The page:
Federation of Conservative Students

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The Federation of Conservative Students (FCS) was the student organisation of the British Conservative Party from the late 1940s to 1986. It was created to act as a bridge between the student movement and the Conservative Party. In its final years it became known colloquially as "Maggie's Militant Tendency",[1] in reference to then Prime Minister Margaret Thatcher and to Militant, an entryist group active in the Labour Party at the time. The FCS was then broken up by the Chairman of the Conservative Party, Norman Tebbit, after one of its members had accused previous former Prime Minister Harold Macmillan of war crimes in extraditing Cossacks to the Soviet Union.[2] The FCS was replaced by the Conservative Collegiate Forum.


The organisation was originally founded as the Federation of University Conservative and Unionists Associations (FUCUA) in January 1930 with Col. John Buchan MP [3](later Lord Tweedsmuir and Governor General of Canada) as its first President. FUCUA was re-named the Federation of Conservative Students in 1967.[4]

Paradigm shift[edit]

The policies of Margaret Thatcher had a polarising effect on British politics and the student left moved towards radicalism in their response to them. Many students' unions would pass motions instituting a policy of "No Platform for Racists or Fascists". Starting in the early 1980s, the organisation adopted a more confrontational approach toward the left-leaning National Union of Students. Leaders, most notably from Scotland, started advocating "voluntary students' unions". They organised campaigns aimed at disaffiliating individual students' unions from the NUS to weaken the so-called block vote, and deprive it of taxpayers' money which the NUS used for various causes.[5] Posters and other publicity material became much more provocative and hard-hitting.[6]


In the early years FCS was moderate in its outlook and elected a number of National Chairmen reflecting a mainstream outlook. These included Mark Carlisle MP, Andrew Neil and Antony Buck MP.[7]

However the 1970s saw increasing factionalism mirroring the internal conflicts between Monday Club supporters of Enoch Powell and the Heathite leadership. In its last years, the FCS, perhaps reflecting the debate within the Conservative party of the 1980s and the generally fractious nature of student politics, was notably prone to factionalism. The three main factions were:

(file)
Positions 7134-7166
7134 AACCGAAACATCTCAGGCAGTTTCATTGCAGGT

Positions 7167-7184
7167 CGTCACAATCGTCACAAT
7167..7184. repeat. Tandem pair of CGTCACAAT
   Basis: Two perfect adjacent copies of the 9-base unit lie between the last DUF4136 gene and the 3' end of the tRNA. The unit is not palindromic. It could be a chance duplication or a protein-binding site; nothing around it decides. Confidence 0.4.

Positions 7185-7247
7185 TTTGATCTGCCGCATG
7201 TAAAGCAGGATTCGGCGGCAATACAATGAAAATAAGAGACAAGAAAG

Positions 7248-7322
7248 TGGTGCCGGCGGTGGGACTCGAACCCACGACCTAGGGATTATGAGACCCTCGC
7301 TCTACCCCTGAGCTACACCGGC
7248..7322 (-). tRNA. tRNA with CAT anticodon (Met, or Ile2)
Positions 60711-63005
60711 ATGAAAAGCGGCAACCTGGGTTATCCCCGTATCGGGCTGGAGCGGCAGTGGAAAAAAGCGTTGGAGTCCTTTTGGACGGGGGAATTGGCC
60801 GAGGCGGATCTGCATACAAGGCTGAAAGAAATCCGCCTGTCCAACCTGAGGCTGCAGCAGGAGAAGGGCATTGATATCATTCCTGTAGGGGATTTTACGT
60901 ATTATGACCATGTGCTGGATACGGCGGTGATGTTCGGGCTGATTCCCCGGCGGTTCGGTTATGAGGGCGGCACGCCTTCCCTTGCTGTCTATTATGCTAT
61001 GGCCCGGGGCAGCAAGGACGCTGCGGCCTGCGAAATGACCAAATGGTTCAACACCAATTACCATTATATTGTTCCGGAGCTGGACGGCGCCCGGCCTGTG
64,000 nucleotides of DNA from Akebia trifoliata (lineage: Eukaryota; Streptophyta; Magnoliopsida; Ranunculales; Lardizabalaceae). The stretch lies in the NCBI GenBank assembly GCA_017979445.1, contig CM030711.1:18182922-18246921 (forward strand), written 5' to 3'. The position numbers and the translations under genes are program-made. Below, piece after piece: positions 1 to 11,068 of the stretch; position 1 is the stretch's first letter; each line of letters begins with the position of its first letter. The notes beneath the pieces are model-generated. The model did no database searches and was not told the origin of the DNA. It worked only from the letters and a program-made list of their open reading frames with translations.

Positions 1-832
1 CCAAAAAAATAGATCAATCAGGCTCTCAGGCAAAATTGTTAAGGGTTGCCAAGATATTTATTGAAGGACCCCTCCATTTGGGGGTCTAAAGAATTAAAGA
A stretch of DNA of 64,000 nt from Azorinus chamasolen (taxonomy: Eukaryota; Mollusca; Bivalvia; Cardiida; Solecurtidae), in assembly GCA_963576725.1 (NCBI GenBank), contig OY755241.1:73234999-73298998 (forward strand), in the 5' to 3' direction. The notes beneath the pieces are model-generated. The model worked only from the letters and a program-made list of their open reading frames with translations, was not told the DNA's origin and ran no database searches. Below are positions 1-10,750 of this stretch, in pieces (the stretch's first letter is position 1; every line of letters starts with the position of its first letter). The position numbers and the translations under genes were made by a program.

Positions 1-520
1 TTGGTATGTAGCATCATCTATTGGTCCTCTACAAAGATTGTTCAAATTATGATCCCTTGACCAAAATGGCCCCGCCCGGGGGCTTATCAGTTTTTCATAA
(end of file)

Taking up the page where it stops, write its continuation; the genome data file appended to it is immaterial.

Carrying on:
The authoritarian faction centred on the student Monday Club, and was known for its more traditional British nationalism, an isolationist posture in relation to foreign affairs, opposition (as espoused by Enoch Powell) to immigration, scepticism about liberal economics, and staunch support for the Union.[8]


The Libertarian faction (the "Libs") was closely linked to the Libertarian Alliance run by Chris Tame,[9] and the Adam Smith Institute, run by Madsen Pirie.[6]

The libertarian faction was the largest faction in the FCS in its last few years. Its overall dominance is illustrated by the passage of a libertarian motion in favour of free migration at the Leicester conference, shortly before the demise of the FCS, which was opposed by both the wet and the authoritarian factions.[10]

Under Glendening, elected Chairman in 1984, the FCS became more controversial than ever as it embraced social liberalism in addition to the already established endorsement of economic libertarianism; issues such as supporting the legalisation of drugs were no longer taboo.[6]

Many former leaders of the libertarian faction, such as Mark MacGregor, went on to hold senior office in the Conservative Party. Other notable members of "the Libs" were: Brian Monteith,[11] Lloyd Beat,[12] Marc-Henri Glendening, Marc Gordon, Mark Allatt, David Berens, Robbie Gibb, Adrian Lee, Steve Nicholson, Douglas Smith[13][14] David Hoile,[15][16] and Harry Phibbs.[17] John Bercow and Andrew Rosindell were once also members, although they had also been part of the authoritarian faction.[18]